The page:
It wasn't even one in the morning when Lynne needed to get up for a bathroom break. While she was up she enjoyed a moment to look at the warm glow coming from the ceramic heater, but as she watched the pilot light on the heater sputtered and the flame front across the ceramic element rippled in a most uncharacteristic way.
Then it went out.
Mankind did not "invent" fire. Fire is a part of the natural world, and it's been around since mankind first stood upright and walked. Early man idolized fire, and worshiped or feared both fire gods and fire demons throughout his history.
Fire is a natural part of Yellowstone National Park, too. In 1988, following a damp and rainy spring season that fostered lots of early season plant growth, Yellowstone was in the grip of a drought, the driest summer in the region's recorded history, but there was nothing to indicate that this particular summer would be any different from the last 125 summer seasons since the park's inception.
By mid-June, 20 fires with natural origins had started in Yellowstone National Park. In keeping with park policy, all of them were allowed to burn and follow their natural course. More than half of these fires ran their course and burned themselves out, and the remaining nine were being closely monitored.
Then, on June 15 the storms came. Dry lightning ignited dozens of spot fires within the park's borders. The abundant, now dry vegetation was ready to burn and within a single week the number of acres burned within Yellowstone increased one-hundred fold, and the fires did not go out. Fanned by high winds, the fires expanded and the largest and most expensive fire fighting effort in the history of mankind began. Yet mankind's efforts and energy were no match for the flames nature had started. They continued to burn. August 20th was the worst day of the fire. High winds whipped the fire into a frenzy that consumed 120,000 acres of Yellowstone park, and the park continued to burn until more than a third of the park, 800,000 acres went up.
All man's efforts were puny in the face of Nature's fury. She started this fire and only she would put it out. On September 11th it rained.
It is September 9th, twenty years after the great fire and it is 1:00 AM . The sky over Yellowstone is dry and clear, and my ancient, long dead ancestors are laughing at me. All of them. Even the dour one who barely crack a smile when someone slips on a banana peel.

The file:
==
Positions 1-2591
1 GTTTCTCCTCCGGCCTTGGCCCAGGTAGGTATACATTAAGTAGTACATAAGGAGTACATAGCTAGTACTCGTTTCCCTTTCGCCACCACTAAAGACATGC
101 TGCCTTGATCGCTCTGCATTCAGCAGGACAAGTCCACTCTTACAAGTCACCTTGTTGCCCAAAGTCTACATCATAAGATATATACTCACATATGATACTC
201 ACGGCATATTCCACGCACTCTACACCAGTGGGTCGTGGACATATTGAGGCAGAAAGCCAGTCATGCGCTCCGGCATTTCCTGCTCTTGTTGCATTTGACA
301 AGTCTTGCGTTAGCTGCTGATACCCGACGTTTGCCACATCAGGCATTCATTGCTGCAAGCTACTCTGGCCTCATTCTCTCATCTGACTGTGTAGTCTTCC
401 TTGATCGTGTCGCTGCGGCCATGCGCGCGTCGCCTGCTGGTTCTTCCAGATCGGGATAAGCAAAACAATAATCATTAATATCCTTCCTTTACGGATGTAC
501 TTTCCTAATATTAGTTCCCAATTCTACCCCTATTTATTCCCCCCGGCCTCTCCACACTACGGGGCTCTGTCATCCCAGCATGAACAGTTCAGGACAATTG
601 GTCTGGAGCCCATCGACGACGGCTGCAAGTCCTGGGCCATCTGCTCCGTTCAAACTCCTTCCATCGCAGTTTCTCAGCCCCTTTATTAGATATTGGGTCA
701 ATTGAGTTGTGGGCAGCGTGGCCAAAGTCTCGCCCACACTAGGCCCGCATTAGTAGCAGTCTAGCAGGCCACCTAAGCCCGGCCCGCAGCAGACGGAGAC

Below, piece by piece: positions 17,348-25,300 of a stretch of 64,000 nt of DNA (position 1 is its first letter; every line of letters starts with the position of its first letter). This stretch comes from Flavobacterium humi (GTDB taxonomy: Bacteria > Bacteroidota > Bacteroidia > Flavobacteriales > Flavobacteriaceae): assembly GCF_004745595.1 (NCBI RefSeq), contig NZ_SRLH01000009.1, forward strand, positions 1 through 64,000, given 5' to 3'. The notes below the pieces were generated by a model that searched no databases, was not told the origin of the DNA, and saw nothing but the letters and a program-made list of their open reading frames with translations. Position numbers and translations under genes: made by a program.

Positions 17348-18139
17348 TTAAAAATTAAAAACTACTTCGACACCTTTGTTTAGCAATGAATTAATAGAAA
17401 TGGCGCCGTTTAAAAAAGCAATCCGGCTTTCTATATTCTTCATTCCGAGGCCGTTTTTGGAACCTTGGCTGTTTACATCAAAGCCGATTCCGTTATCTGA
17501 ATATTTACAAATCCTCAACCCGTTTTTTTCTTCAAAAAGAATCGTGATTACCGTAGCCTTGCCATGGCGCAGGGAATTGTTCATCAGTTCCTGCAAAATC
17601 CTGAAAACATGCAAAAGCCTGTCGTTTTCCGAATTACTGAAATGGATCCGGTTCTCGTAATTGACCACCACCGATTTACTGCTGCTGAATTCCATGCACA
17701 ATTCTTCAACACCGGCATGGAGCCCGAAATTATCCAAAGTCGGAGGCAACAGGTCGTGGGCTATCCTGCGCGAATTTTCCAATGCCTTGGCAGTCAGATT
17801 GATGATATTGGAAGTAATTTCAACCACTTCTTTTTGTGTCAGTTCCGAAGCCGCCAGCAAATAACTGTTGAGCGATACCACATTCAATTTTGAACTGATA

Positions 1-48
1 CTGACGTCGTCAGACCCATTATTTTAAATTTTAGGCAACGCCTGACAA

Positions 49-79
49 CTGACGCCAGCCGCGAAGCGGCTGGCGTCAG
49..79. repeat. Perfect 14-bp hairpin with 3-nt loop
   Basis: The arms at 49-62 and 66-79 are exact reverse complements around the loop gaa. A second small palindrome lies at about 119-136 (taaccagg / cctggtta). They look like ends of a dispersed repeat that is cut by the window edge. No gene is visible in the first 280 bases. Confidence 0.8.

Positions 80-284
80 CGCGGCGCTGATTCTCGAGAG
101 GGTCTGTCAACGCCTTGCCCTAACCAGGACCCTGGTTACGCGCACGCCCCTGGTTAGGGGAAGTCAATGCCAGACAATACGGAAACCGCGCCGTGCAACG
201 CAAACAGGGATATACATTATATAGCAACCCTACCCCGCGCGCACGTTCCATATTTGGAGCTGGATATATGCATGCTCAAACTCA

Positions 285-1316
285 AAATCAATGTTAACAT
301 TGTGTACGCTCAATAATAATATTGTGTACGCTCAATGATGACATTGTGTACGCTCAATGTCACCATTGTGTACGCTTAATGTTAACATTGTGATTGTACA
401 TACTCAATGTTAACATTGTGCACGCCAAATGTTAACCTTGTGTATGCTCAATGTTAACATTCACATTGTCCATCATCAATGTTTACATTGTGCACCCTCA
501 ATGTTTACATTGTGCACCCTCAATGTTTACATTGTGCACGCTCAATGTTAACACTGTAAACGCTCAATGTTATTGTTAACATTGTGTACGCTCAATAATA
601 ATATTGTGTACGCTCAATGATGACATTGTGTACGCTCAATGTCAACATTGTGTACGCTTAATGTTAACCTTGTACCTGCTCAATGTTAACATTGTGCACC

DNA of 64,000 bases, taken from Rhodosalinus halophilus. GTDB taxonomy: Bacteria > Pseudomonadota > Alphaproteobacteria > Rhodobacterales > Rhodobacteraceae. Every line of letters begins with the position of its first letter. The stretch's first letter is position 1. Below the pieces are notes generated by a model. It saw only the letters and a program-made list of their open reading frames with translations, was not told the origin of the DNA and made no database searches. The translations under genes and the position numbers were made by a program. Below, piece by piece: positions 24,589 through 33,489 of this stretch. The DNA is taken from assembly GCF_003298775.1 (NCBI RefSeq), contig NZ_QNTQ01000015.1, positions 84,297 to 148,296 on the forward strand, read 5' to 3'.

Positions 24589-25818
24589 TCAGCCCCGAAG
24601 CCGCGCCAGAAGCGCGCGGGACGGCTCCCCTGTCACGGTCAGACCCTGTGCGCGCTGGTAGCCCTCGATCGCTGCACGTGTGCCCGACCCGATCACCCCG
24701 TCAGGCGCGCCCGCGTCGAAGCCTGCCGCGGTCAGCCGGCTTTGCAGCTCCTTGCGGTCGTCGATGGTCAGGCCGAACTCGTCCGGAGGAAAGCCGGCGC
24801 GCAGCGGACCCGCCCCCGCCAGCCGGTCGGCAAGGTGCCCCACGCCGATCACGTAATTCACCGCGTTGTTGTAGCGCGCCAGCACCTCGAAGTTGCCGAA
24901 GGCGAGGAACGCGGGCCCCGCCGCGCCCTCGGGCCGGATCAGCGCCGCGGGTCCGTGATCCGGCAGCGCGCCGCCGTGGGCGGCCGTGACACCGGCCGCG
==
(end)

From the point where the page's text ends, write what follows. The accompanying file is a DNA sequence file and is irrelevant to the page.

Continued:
They laugh because sitting before them, naked on his haunches in a camper-trailer, their descendant and pinnacle of their combined evolutionary effort is trying to make fire in Yellowstone Park. Despite having tools they never dreamed of like matches, push-button ignition, and "Aim-n-Flame" trigger-pull butane lighters, things are not going well.
I have no idea why the Portable Buddy heater is acting up this way. It doesn't act like there's a lack of oxygen
for the flame to burn with. If that were the case my ancestors would probably laugh uproariously, high-five one another and welcome me to the party, but just to be sure I've opened a window so that lots of fresh, oxygen-rich, twenty degree air can rush into the trailer.
"Go outside! You have wood!" they laugh.
It's an odd problem. I can light
the heater's pilot, but instead of burning a demur little pilot-light flame, the pilot ignites a furious jet of propane
that doesn't even start to burn until it's half an inch past the thermocouple that controls the flow of gas to the heater.
A thermocouple is a device that makes electricity when it gets hot. All gas heaters with pilot lights
have thermocouples as part of their safety system. It works like this: a demur little pilot light
flame heats the thermocouple, which makes electricity that keeps the gas valve open so gas can flow to the demure little pilot light flame. So the thermocouple is part of a safety system that makes sure the propane
the heater puts out is actually being burned, not venting into the air and creating an explosive fire hazard.
The usual lighting
sequence for the Portable Buddy goes like this: You rotate the control knob to the "Pilot" position and push it down to start the flow of gas, then push the ignition button. The pilot light then glows demurely, heats the thermocouple and after a few seconds you can release the control knob and the pilot will stay lit. My problem right now is the flame isn't getting the thermocouple hot, so when I release the control valve, the pilot torch goes out.
The really maddening thing is the heater was working earlier that evening. It turned out that this was to be a chronic problem: The heater would ignite normally, then after an hour or two of making lovely heat for the trailer, it would go out. I can only speculate that something inside the heater that starts out cool gets warmed by the heater, then somehow starts blasting propane
through the pilot jet. Once this happens the jet of propane is blowing too hard to burn in its customary location, and ignites well past the thermocouple. The thermocouple cools, and the gas shuts off.
The really important thing right now is I haven't figured this pattern of behavior out yet. So, after twenty-degree air has been spilling through an open window for twenty minutes both I and the heater have cooled down a bit, and the pilot light finally ignites and stays lit. It is at this point that the primitive, naked man rises from his creation of fire and raises his fist in celebration. I may have made goose-flesh in the 20-degree breeze, but I have been rewarded. I have made fire.
A warm, cheery red glow emanates from the Portable Buddy heater as I head back to bed, heedless of the chuckling sound my dour old ancestor seems to be making. Everyone else in the gallery is rolling on the floor.